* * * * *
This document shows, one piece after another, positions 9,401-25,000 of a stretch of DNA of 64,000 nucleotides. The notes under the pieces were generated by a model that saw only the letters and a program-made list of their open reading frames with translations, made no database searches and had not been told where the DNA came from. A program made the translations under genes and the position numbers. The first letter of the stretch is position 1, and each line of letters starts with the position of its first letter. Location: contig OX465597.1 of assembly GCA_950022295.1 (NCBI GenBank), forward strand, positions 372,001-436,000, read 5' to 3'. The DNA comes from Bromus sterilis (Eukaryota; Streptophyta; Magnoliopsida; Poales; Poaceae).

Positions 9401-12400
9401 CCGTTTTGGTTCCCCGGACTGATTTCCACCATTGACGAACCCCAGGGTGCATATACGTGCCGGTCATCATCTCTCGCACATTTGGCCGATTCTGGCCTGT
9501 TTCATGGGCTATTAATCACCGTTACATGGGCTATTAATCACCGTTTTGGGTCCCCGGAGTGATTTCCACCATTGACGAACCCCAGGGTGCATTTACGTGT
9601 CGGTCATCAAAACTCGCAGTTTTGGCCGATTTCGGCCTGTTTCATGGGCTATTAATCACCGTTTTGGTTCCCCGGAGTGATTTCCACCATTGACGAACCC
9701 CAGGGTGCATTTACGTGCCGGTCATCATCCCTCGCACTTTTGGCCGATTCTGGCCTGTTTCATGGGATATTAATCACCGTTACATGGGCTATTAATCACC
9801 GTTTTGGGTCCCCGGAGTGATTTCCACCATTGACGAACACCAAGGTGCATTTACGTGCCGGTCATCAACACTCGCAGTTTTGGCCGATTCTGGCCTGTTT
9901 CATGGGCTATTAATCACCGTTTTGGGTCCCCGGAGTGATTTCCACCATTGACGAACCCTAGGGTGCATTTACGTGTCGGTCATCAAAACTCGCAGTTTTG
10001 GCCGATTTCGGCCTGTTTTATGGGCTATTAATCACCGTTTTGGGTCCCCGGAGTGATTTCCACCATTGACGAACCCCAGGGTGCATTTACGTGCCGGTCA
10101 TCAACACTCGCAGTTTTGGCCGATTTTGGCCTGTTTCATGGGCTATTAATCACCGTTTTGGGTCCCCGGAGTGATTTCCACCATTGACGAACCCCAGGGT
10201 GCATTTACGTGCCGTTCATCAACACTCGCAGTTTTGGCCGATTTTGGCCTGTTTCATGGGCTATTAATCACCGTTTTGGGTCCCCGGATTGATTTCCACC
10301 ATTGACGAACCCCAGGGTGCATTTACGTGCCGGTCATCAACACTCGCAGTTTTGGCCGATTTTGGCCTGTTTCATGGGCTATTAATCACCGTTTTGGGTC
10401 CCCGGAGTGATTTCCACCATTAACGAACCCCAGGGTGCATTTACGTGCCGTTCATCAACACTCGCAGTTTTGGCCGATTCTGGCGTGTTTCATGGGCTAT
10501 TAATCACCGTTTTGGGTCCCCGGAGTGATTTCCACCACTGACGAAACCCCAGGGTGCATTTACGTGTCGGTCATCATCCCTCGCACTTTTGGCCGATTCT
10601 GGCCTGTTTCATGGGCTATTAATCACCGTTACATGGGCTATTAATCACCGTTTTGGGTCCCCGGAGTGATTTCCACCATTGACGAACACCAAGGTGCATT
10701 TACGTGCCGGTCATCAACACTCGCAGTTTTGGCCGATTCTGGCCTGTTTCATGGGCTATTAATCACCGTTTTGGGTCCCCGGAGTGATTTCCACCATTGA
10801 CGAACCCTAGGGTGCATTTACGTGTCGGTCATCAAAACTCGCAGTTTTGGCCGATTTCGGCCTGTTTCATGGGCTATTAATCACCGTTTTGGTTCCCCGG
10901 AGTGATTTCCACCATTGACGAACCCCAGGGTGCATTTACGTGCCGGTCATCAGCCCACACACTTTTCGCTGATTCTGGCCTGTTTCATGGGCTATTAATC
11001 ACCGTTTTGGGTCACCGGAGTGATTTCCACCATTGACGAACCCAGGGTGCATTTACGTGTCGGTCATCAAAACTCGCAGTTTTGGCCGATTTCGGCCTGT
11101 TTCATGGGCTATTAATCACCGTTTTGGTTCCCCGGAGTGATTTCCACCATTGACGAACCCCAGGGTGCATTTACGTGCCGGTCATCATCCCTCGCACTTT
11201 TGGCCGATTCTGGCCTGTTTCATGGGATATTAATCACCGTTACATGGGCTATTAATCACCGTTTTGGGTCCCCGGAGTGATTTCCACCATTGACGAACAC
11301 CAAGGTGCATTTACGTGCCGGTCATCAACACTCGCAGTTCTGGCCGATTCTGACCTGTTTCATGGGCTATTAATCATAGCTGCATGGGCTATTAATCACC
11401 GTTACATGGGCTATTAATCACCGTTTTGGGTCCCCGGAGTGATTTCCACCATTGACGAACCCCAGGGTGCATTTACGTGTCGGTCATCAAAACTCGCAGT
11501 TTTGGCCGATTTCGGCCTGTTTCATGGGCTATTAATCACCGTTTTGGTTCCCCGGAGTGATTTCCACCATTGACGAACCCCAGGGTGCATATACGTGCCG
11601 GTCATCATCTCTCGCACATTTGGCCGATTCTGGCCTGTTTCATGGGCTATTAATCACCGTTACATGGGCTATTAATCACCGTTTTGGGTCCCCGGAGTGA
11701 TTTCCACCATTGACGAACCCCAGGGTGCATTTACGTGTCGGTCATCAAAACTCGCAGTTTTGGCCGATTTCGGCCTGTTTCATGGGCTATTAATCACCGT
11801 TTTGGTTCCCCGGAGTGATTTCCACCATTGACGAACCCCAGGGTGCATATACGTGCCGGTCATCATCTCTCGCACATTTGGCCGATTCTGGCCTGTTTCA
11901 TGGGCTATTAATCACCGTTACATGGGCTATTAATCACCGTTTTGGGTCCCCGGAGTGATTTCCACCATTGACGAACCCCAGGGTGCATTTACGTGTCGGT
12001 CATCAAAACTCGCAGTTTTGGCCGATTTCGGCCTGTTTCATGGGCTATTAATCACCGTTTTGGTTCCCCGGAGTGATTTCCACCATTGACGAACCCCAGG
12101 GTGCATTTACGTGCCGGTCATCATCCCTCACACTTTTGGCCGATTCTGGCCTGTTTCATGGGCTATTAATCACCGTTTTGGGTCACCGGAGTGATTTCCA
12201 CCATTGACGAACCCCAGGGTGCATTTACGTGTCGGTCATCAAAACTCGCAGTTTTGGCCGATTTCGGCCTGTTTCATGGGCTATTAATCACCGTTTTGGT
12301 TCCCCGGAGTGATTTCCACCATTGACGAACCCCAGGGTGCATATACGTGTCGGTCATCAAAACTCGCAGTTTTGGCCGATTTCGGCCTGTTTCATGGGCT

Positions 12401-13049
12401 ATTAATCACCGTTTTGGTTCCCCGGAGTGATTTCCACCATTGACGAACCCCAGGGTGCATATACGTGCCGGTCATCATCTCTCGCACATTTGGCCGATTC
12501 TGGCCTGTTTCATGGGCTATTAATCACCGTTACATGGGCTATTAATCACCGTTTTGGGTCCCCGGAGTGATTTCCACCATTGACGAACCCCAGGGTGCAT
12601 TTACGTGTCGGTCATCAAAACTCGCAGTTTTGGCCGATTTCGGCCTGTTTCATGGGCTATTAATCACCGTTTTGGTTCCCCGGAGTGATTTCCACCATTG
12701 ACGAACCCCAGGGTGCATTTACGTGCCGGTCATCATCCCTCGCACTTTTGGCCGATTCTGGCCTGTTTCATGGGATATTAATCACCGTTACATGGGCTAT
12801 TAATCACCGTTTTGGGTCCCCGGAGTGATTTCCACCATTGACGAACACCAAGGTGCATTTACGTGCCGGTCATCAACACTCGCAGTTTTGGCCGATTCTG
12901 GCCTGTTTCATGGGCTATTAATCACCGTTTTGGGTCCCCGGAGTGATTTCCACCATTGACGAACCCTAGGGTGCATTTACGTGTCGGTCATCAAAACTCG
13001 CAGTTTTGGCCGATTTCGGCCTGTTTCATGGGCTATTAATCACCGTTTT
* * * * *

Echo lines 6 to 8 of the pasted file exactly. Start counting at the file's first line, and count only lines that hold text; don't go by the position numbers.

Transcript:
9701 CAGGGTGCATTTACGTGCCGGTCATCATCCCTCGCACTTTTGGCCGATTCTGGCCTGTTTCATGGGATATTAATCACCGTTACATGGGCTATTAATCACC
9801 GTTTTGGGTCCCCGGAGTGATTTCCACCATTGACGAACACCAAGGTGCATTTACGTGCCGGTCATCAACACTCGCAGTTTTGGCCGATTCTGGCCTGTTT
9901 CATGGGCTATTAATCACCGTTTTGGGTCCCCGGAGTGATTTCCACCATTGACGAACCCTAGGGTGCATTTACGTGTCGGTCATCAAAACTCGCAGTTTTG